Every effort is now being made to repeat this travesty, this "old lie". In his interview on 6 February with the Prime Minister, the BBC's Jeremy Paxman's only reference to the human cost of the Bush/Blair adventure was to repeat a question from a woman in his audience. "She asked you," said Paxman to Tony Blair, "about the deaths of innocent people. I mean, as a Christian, how do you feel about innocent people dying?" He then allowed Blair to get away with a self-serving answer that included the lie that, prior to Nato's attack on Yugoslavia, he "let the peace negotiations go on for several more weeks in order to try and get them sorted".
Paxman made no mention of a United Nations estimate, based on World Health Organisation figures, that "as many as 500,000 people could require treatment as a result of direct and indirect injuries" and that an attack was "likely to cause an outbreak of diseases in epidemic if not pandemic proportions". Neither did he ask Blair how he could justify attacking a nation where almost half the population were children, and a large proportion of them were stricken from the consequences of an American and British-driven blockade. If the American and British governments had no quarrel with the Iraqi people and wished to liberate them, Paxman might have asked, quoting Blair himself, why was the United States currently blocking more than $5bn worth of humanitarian supplies approved by the Security Council?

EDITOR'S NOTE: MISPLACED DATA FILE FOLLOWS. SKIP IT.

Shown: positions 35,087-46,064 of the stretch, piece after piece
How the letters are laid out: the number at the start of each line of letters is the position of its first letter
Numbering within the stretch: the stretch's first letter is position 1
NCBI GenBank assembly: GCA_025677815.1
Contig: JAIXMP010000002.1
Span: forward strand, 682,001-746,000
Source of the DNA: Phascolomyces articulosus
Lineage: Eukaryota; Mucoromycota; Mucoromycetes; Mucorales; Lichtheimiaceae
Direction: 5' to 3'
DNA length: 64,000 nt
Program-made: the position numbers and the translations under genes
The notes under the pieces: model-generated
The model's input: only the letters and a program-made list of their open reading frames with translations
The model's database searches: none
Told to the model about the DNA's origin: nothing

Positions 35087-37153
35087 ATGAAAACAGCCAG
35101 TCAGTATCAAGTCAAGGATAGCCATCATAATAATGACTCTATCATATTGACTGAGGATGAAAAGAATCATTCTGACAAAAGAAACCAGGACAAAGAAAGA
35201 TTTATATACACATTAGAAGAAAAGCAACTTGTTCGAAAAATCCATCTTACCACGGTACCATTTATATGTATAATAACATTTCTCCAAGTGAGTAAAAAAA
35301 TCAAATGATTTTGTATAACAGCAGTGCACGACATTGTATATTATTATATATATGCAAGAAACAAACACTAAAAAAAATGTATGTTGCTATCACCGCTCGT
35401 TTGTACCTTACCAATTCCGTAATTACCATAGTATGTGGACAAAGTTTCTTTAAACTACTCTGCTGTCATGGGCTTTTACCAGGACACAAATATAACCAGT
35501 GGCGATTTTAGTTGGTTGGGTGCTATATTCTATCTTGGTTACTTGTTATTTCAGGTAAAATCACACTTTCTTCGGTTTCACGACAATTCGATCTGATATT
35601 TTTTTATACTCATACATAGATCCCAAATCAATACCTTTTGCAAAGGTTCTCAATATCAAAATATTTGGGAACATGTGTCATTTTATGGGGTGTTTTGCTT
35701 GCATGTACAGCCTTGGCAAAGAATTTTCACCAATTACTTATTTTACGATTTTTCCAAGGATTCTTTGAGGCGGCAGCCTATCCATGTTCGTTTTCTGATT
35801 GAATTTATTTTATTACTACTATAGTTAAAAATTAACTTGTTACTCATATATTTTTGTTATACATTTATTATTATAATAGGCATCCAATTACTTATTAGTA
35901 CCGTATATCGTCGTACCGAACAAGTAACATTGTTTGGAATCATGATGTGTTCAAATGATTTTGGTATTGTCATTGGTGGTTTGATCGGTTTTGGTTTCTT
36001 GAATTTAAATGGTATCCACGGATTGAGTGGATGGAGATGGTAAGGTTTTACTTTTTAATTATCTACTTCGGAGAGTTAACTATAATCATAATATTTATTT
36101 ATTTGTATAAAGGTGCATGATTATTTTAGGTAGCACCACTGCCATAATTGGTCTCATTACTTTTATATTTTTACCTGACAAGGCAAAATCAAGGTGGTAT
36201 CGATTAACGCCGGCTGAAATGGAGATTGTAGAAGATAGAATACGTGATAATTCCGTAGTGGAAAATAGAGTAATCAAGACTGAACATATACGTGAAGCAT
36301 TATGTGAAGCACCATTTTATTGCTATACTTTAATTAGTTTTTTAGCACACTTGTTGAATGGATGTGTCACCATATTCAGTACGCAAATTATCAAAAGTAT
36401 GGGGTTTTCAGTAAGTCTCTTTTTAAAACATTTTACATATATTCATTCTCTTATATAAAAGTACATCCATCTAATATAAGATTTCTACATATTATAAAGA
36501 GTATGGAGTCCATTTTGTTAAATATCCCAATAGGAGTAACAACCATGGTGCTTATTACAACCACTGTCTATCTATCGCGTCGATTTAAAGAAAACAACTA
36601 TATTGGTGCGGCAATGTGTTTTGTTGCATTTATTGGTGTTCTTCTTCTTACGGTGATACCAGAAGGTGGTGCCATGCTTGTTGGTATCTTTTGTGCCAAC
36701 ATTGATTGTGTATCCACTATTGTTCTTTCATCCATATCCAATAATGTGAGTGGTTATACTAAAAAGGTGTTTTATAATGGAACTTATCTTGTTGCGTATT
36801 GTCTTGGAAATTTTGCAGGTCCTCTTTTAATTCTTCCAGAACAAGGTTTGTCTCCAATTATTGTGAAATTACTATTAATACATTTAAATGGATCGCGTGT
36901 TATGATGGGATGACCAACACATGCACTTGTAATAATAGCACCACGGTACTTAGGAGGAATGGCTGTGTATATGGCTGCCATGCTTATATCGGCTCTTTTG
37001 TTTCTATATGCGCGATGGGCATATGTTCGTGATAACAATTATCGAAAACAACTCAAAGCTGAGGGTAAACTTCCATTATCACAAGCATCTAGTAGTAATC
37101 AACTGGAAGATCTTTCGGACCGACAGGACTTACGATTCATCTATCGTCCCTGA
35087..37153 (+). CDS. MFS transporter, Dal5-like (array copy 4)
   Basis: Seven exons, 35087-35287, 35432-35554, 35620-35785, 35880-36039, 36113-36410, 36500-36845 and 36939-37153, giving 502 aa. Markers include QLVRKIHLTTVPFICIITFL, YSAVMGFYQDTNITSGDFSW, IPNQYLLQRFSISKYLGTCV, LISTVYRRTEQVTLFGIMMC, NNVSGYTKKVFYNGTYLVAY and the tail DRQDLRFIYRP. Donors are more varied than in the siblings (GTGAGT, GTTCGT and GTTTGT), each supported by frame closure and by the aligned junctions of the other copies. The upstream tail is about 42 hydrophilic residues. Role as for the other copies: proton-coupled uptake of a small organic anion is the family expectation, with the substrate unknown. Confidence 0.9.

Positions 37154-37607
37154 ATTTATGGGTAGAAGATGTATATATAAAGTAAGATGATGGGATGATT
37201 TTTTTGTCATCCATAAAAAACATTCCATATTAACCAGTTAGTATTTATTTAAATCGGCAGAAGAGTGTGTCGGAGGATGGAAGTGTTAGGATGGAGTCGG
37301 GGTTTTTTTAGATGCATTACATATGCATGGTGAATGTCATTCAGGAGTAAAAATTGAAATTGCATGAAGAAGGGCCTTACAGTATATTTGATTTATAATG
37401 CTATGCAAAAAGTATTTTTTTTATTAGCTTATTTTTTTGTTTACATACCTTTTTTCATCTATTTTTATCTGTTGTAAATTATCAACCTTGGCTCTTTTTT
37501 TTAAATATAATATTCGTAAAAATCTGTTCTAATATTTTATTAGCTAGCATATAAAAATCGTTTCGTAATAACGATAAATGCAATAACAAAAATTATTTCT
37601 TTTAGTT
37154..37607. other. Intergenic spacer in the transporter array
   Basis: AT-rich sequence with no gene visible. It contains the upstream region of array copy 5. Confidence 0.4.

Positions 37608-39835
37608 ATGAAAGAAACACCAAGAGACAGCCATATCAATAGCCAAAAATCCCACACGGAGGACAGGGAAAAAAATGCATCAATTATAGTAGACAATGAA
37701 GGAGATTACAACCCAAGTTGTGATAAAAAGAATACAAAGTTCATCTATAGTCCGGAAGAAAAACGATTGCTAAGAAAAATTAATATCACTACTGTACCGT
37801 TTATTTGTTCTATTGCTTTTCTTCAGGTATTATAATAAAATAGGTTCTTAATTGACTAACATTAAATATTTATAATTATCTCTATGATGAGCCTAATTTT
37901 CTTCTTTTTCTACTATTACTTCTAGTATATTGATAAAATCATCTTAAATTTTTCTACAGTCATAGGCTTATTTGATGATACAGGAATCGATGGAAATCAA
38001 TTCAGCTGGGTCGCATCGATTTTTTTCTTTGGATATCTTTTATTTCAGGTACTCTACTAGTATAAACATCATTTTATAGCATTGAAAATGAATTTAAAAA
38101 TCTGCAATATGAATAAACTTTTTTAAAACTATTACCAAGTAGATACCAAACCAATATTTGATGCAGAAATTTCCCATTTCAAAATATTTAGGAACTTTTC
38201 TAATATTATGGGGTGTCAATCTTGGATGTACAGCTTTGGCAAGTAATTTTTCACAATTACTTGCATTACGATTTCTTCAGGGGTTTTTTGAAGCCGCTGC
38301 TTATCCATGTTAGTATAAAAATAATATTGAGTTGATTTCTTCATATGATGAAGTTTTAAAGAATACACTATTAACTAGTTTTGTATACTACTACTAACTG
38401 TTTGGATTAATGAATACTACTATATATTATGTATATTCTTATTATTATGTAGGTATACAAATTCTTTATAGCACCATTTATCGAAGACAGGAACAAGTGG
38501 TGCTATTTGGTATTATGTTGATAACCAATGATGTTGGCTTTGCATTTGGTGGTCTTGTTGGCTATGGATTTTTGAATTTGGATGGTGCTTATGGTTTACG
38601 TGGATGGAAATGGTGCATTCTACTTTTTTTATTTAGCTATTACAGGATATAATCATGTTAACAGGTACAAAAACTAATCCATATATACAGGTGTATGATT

No, the BBC's inquisitor was more concerned with the complexities of a second UN resolution, a fig leaf, an amoral contrivance. The clear implication was that as long as the killing of large numbers of innocent human beings was backed by a second resolution, "the problem" was solved. That the Security Council's principal members were themselves the sources of numerous human rights crimes was not deemed relevant.
Suppressing the human cost of war is the "old lie" in Wilfred Owen's wonderful poem. Yet in 2003, a privileged establishment journalist paid large amounts of public money ensured that the prime minister did not have to justify the old lie, just as he ensured that Blair did not have to explain the hypocrisy and double standards of Britain's long and cynical role in Iraq. He even allowed Blair contemptuously to dismiss "the oil thing" as a "conspiracy theory". With the lives of thousands in the balance, he asked Blair if he prayed with George W Bush.
The opposition of the great majority of the British people, and of people all over the world, to an unprovoked attack on another country has illuminated the indecency of those who claim to speak for and share the public's essentially liberal values. From behind a humanitarian mask, they promote killing. To this "liberal" lobby, it is wrong to kill innocent people if you are Saddam Hussein (evil) and right to kill them if you are Tony Blair (good). The actual deaths and the crime of killing are irrelevant; the attitude of their killers is what matters.